Korea’s Hynix to pay $185 million to settle price-fixing probe

April 22, 2005 – South Korea’s Hynix Semiconductor agreed to pay a $185 million fine to settle allegations that it participated in a global price-fixing conspiracy, US Justice Department officials said Thursday, reported the Agence France-Presse.

Hynix agreed to plead guilty to a single count of participating in an international conspiracy to fix prices of dynamic random access memory (DRAM) chips. Hynix’s penalty is the third-largest criminal antitrust fine in US history and the largest in five years, the Justice Department said.

The agreement follows a deal involving German microchip giant Infineon Technologies, which reached an accord last year with US authorities and was followed by plea agreements that sent four of its executives to prison.

“Price fixing imperils free markets, impairs innovation and harms American consumers,” said Attorney General Alberto Gonzales.

“Today’s charge and its resulting guilty plea are another significant step forward in the department’s ongoing fight to break up and prosecute international cartels that harm American consumers. This case shows that high-tech price-fixing cartels will not be tolerated.”

According to authorities, Hynix executives participated in “meetings, conversations and communications in the United States and elsewhere to discuss the prices of DRAM to be sold to certain customers” and agreed with competitors to fix prices.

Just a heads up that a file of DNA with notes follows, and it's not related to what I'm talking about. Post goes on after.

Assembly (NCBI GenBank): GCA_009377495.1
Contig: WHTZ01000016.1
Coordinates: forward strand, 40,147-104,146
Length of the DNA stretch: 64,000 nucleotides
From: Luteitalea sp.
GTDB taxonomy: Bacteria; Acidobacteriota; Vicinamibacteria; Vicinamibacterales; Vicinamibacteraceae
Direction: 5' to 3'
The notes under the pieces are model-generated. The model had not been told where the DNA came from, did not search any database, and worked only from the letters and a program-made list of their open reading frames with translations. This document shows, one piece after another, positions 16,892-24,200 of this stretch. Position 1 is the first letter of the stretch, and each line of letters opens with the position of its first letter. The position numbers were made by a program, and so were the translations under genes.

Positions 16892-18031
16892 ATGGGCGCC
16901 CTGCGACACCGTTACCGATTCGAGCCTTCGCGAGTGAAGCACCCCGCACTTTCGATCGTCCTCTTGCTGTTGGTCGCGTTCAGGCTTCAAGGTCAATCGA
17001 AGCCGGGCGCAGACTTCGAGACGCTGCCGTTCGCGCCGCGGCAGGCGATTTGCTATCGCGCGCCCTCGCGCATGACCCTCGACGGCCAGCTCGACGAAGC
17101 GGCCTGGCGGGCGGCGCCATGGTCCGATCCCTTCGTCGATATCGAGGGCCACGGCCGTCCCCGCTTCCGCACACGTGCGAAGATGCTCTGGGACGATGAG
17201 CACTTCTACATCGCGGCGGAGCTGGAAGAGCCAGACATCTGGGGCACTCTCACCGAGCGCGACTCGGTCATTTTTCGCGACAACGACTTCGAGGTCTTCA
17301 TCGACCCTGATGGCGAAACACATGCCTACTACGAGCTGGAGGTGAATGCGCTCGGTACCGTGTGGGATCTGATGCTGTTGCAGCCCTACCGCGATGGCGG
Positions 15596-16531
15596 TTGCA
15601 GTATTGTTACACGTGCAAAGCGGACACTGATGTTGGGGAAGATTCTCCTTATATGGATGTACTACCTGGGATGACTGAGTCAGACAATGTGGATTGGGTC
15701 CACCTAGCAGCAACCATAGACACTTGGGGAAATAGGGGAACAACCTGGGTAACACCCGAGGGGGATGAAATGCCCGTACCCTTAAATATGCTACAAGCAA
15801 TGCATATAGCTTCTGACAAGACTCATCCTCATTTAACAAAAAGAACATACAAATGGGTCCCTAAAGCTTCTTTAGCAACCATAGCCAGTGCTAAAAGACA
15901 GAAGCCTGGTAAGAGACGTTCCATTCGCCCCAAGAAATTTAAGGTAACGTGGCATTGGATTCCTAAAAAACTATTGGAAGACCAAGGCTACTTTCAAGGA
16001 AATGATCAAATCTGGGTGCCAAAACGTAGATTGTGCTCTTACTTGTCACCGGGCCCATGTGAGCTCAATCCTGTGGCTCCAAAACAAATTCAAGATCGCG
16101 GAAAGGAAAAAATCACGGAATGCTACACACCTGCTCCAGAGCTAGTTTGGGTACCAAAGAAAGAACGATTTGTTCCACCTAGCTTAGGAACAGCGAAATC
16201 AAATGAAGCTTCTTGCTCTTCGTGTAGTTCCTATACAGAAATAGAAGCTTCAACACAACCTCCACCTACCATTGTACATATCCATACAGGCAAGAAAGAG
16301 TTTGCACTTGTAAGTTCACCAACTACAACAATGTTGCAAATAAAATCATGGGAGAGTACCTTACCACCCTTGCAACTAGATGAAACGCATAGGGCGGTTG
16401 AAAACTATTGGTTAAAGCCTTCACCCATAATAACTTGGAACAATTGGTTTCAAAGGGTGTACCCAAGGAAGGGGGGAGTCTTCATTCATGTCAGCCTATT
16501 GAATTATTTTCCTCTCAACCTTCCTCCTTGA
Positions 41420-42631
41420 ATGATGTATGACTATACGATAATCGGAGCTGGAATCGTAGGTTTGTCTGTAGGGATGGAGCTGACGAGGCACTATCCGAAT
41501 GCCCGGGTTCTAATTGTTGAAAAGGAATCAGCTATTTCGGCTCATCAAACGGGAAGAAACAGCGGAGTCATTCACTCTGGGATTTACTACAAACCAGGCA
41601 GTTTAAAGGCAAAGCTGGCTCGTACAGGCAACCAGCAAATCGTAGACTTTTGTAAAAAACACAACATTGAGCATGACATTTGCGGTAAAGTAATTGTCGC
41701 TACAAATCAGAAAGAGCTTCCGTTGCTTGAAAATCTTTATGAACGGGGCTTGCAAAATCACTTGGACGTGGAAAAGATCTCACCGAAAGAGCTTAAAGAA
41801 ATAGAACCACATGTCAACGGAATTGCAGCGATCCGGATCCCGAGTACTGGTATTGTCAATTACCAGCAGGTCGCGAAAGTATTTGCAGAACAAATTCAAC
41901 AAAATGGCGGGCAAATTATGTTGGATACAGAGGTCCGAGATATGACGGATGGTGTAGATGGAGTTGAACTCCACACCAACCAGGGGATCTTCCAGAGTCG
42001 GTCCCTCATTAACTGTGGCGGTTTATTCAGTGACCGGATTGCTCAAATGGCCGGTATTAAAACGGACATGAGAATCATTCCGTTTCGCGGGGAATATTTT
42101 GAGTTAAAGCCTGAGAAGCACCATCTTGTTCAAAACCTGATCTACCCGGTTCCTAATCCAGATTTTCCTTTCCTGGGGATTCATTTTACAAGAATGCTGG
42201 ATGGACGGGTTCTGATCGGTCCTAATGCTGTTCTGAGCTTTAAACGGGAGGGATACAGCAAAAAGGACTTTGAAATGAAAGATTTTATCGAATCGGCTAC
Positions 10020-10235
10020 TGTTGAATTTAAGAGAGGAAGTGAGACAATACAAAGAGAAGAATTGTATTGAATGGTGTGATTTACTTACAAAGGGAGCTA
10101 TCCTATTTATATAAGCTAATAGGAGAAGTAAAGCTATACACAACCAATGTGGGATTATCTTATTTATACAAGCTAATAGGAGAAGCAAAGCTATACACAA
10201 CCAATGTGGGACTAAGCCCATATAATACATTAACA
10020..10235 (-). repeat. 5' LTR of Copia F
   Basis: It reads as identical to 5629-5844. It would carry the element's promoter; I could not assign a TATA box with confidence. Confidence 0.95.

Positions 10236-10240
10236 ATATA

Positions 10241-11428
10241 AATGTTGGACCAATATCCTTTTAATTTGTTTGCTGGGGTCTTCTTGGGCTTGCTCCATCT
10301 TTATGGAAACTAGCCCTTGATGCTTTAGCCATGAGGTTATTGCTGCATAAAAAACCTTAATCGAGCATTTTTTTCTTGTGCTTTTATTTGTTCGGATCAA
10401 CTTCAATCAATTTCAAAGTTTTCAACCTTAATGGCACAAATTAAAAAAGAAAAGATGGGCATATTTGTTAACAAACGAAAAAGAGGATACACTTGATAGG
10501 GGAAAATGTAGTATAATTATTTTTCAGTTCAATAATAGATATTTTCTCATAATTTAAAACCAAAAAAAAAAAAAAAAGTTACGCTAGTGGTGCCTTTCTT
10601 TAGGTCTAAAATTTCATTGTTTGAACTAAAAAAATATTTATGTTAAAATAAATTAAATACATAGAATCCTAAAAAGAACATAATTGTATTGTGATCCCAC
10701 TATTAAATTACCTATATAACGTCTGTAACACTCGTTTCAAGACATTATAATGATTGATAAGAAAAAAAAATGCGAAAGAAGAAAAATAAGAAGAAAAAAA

Hynix agreed to cooperate with the continuing investigation, which could involve other firms.

According to the one-count felony charge filed in the US District Court in San Francisco, Hynix conspired with others to fix prices of DRAM chips from April 1, 1999, to June 15, 2002, in sales to computer and server manufacturers.

The customers directly affected by the price-fixing conspiracy, according to the Justice Department, were Dell, Compaq, Hewlett-Packard, Apple Computer, IBM and Gateway Inc.

“This case illustrates the international scope of our criminal investigations and underscores the importance of looking beyond our nation’s borders to prosecute and deter cartels that harm American consumers,” said R. Hewitt Pate, head of the Justice Department’s antitrust unit.


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